This rock bowl is where the spring water collects. In the past, a pipe connected the bowl with the water troughs down below. There were bees busily landing on the wet leaves to collect water and just as busily buzzing away. Since I was feeling a pretty weary, I really didn't want to deal with the bees now and decided I might as well deal with them in the morning when I am fresh or just cut the hike short and return to the truck the next day.


The water trickles out from under that large boulder and collects in the bowl.


On my way back up the spur trail, I turned around to spy out the mountainside above the spring some more. Like I said, I had decided at this point to camp at the site down the hill, instead of pushing on today.


In this close up, I was guessing the old Overlook Campsite may likely be up on that ridge in the center of the picture.


Here I am looking for the way one might take to Lower Juniper Spring by taking the high road along the tops of the NE Rim foothills. Those large flats in the foreground are below and to the left of the ridge where I thought would be the Overlook. More about those tomorrow...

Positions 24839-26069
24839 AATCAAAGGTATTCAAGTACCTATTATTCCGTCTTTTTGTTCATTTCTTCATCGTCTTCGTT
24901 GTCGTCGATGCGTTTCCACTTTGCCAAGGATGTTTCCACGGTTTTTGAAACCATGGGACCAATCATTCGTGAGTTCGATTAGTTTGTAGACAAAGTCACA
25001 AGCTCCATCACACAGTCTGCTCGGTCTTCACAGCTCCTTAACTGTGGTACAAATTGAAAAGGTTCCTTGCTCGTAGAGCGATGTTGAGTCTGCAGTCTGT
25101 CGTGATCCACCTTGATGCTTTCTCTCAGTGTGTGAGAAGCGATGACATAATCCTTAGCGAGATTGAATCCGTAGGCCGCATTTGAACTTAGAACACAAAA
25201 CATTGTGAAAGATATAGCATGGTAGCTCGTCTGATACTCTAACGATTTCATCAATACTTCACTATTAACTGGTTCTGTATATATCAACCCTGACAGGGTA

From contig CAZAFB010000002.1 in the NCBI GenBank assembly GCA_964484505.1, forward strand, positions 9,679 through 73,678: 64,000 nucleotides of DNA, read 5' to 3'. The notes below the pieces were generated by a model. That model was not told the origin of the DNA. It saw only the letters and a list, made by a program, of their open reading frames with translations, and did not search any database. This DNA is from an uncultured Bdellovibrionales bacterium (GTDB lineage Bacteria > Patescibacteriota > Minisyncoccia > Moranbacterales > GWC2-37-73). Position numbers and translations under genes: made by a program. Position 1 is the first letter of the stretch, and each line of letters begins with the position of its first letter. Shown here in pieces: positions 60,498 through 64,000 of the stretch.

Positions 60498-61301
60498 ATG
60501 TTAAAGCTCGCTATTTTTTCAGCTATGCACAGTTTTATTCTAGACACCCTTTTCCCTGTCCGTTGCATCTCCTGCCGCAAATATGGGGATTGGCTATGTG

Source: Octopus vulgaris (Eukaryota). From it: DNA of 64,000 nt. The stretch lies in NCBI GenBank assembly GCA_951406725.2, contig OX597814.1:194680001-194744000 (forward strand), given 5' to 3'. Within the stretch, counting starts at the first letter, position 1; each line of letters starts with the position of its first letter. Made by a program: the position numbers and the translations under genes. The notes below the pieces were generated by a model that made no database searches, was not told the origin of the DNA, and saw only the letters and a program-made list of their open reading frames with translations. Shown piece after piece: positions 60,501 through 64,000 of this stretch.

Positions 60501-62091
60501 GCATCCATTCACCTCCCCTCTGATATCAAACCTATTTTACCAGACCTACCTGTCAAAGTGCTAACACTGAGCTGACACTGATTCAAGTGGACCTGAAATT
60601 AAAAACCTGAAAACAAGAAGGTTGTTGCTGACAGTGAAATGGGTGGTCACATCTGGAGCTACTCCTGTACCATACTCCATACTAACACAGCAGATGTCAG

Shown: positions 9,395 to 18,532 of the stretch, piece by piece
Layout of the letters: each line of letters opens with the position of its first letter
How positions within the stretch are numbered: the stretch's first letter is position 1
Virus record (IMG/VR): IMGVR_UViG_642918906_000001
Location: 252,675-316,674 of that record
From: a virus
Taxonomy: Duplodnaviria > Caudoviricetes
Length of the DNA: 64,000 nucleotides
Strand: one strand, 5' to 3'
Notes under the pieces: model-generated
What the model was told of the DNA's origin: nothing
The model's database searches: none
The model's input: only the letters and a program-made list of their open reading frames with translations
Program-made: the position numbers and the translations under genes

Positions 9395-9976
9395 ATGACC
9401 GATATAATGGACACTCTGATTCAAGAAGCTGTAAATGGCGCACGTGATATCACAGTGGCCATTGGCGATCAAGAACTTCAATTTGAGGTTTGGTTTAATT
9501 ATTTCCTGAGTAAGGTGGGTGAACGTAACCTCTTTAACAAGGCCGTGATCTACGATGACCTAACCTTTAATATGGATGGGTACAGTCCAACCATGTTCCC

Looking down the trail as I head back down to set up camp for the night.


Having setup the tent, I stopped to admire the awesome view down the canyon toward the river.


Ready for bed when the time comes. Trying out the new air pillow from Christmas.


Looking up Boot Canyon, I have Boot Rock above and a Mountain Laurel below to grace the campsite.


The boots are now off and replaced by the crocks to give my feet a break.


Drying out the gear after successfully extracting the boots.


Now it is time for the chair, as I get ready to make dinner in the kitchen. The stove rock came with the place. However, I added the nifty wind screen.